Market insights and outlook
ILL-EQUIPPED RUSSIAN TROOPS, their morale shattered, flee the front lines in Ukraine, as speculation begins about a possible truce in the war. It’s probably premature, but as we’ve been saying since late February, there’s no way Moscow can win this war.
REPORTS THIS WEEKEND HAVE BEEN AMAZING: Russians fled, some speeding on stolen bicycles, others disguised as Ukrainians. They left behind huge reserves of weapons, which will be put to good use by Ukrainian troops. The rout is so dramatic that Ukraine’s greatest concern is that its troops are far beyond supply lines.
MOSCOW IS STUNNED: Pro-war bloggers have turned their rage on Vladimir Putin, Russian military and intelligence officials, who have been caught off guard by Ukraine’s blitzkrieg. What will Putin do? That’s the only question that matters, and it seems Russia has four options:
1. Double down: Putin hears hawks wanting to escalate the war, with more missile strikes and possibly the use of tactical nukes. This is a real threat, even if the beleaguered Russian generals oppose it.
2. Seek a truce: Is there a face-saving exit ramp? Yes, the Russians could kiss
a ceasefire and a retreat to the pre-war borders, claiming their goals were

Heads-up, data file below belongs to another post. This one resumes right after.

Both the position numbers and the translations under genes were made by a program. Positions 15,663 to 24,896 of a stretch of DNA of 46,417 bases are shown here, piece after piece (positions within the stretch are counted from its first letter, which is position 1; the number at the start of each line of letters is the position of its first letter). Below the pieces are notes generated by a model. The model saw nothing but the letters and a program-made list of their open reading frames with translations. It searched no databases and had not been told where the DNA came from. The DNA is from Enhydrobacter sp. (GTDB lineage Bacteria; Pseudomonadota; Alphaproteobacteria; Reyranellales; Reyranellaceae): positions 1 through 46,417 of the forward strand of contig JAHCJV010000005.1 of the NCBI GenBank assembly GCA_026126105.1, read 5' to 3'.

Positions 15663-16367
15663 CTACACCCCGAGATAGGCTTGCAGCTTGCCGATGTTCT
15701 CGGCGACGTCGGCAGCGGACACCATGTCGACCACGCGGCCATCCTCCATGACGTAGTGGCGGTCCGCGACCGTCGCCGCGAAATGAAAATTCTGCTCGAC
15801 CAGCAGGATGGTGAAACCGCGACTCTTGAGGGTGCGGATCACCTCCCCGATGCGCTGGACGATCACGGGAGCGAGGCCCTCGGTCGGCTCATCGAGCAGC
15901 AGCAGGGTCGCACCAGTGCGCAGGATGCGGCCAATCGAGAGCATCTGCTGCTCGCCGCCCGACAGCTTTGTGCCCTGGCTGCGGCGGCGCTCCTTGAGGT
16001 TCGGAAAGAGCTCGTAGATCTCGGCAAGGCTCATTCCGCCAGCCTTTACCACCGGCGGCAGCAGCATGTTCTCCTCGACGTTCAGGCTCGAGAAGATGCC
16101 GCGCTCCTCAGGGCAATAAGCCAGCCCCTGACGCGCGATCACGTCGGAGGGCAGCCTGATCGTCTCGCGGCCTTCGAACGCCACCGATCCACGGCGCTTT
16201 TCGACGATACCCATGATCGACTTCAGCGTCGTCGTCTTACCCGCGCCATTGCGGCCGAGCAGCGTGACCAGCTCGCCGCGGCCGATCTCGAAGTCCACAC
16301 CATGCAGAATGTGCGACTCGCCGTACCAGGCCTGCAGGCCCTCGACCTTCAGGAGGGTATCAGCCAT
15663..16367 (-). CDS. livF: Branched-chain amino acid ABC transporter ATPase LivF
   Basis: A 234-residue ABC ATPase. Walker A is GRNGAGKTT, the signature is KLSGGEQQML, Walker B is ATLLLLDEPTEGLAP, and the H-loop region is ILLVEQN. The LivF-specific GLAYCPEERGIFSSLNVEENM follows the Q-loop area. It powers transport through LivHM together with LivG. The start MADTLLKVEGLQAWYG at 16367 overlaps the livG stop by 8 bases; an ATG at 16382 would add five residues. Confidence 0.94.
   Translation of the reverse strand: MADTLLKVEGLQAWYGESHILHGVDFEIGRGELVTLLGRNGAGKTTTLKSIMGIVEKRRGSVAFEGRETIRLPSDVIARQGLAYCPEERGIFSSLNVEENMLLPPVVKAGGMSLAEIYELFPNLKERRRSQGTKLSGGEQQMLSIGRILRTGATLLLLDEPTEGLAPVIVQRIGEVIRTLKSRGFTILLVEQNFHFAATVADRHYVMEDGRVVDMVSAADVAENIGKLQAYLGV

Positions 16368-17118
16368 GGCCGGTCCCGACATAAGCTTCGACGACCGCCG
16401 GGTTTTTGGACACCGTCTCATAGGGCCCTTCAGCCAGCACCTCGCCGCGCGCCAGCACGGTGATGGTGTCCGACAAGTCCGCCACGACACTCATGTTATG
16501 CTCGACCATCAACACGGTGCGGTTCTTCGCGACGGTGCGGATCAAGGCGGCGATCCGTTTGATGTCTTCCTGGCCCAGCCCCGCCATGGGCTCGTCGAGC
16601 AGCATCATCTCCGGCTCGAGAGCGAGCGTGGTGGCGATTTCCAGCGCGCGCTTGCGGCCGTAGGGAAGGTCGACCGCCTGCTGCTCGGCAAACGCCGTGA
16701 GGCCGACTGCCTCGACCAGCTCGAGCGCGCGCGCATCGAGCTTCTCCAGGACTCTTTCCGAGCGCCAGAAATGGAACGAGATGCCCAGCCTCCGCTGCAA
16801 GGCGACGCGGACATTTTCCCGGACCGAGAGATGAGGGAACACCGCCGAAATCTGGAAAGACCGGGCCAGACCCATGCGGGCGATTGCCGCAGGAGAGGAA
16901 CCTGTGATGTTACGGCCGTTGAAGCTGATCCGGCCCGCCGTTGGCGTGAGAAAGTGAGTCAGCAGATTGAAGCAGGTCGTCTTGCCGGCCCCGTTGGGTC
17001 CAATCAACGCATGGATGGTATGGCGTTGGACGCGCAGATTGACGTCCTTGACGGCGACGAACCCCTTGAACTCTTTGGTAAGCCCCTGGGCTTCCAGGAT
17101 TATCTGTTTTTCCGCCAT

satisfied. But Volodymyr Zelensky wants more, including Crimea, and he could have the upper hand in negotiations with the humiliated Russians.
3. Ousting Putin: Over a dozen Russian generals were killed during the war, and surely there must be someone in the military hierarchy who wants to eliminate Putin. He could be targeted or there could be a mass uprising. It would electrify the West, but there is always a threat that Putin will be replaced by someone even worse.
4. Freeze the West: A highly plausible scenario is that Putin hangs on and imposes a Russian embargo on natural gas and oil shipments to Western Europe. Putin may believe this will erode Western resolve, but a major surprise in recent weeks has been the aggressive stockpiling of supplies in the West.
ALL OF THESE FOUR SCENARIOS, OR COMBINATIONS, ARE POSSIBLE: It’s a very fluid situation, with new developments every hour, but the bottom line is that Russia is losing the war, a debacle that the whole world can see. Putin will have to ask for peace; the only problem is when — next month or next year?
INVESTMENT IMPLICATIONS: If the war ends in a de facto defeat for Russia, what would that mean for markets? First and foremost, the prospects of a European recession and a US slowdown would diminish. Energy prices would drop, along with inflation fears. Central bank tightening, particularly in the United States, may end early next year.
A GLOBAL PERCEPTION that Russia has lost the war would have huge implications. Putin’s gross miscalculations would make China and India a little less likely to side with Moscow, and it would be a huge win for Joe Biden, who unified NATO countries in favor of huge arms deliveries to Zelensky.
IT IS ALWAYS POSSIBLE that Russia could retaliate viciously, but when soldiers flee on bicycles, leaving their weapons behind, there is a message: just like in 1918, poorly trained Russian troops want nothing to do with this disastrous war.
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